Internet of Things (IoT) Security:
IoT security provides various ways to minimize security issues like email phishing, data theft, privacy breaches, etc. By encrypting the data between IoT devices, you can protect the privacy of users and enterprise, and prevent IoT data breaches using standard cryptographic algorithms to boost the overall security of user data and privacy.
Robotic Process Automation:
RPA is perfect solution for restricting unauthorized users from accessing your private information. Secure access is essential to protect enterprises from unintentional errors of employees, and unethical spam attacks by cybercriminals. Some software robots will allow only selected people based on your preference with specific credentials to access the corporate system.
Since enterprises are more vulnerable to spam attacks, they need deeper information on how to predict and prevent the damage. Along with the help of these technologies, CIOs can train their employees with knowledge resources and strategies to prevent being a victim of the attack.
Key Tips to Avoid Cyber Scams:
There is no "one-size-fits-all" solution for defending yourself and your company from cyber scams. When companies and individuals continue to introduce new devices and technologies, they expose themselves to further cyber-attacks. To effectively protect the valuable information that motivates cybercriminals, we must first understand the various types of scams that threaten us.
Phishing attacks are all too prevalent in both corporate and personal networks. They occur when a criminal sends a contact posing as someone else in order to extract or access passwords, personal data, or financial details about the targeted individual or confidential information relevant to the organization for which the target works. Furthermore, 59 percent of all active ransomware infections are spread via phishing scams. Here are a few things to keep in mind to help you identify these malicious scams:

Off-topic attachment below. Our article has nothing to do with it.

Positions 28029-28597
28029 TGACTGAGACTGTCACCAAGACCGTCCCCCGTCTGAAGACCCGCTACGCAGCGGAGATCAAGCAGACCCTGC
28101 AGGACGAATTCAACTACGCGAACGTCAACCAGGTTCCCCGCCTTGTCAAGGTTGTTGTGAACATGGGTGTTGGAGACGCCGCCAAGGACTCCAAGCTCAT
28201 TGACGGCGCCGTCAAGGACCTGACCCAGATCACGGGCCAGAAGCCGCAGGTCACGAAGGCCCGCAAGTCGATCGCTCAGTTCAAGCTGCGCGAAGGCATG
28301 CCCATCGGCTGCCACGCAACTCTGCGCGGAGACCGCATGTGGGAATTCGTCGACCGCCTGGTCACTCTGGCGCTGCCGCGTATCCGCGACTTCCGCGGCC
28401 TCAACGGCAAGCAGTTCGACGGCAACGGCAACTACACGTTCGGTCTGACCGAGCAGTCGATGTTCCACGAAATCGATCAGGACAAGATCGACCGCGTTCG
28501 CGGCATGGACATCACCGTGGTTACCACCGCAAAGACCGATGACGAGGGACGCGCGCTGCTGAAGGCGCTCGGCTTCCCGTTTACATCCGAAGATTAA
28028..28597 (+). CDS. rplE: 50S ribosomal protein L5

Cross Check Contact Names: Use caution if you receive emails from an unknown source that require you to perform an action, such as providing personal information or signing into a website. Most, if not all, businesses would never ask for your details via email or text. When anyone does this, it should be taken as a red flag that they are not who they claim to be. Check for contradictions in their email address or phone number with the individual or organization they claim to be affiliated with.
Misspellings and Poor Grammar: Professional organizations read their messages thoroughly before sending them. Phishing cybercriminals often do not. If you receive a message from a supposedly trustworthy source that contains typos, bad grammar, or incorrect punctuation, it is most likely a scam.
Recognize Aggressive Behavior: If a message's subject matter and vocabulary are too violent, it is most likely a scam. Have you ever got an email in your SPAM folder that said something like, "Urgent! Your account has been overdrawn for X days. "Please contact us IMMEDIATELY"? The goal here is to make you feel uneasy, panic, and take the action that the scammers want you to take. Instead, before making any immediate decisions, consult with the group they claim to represent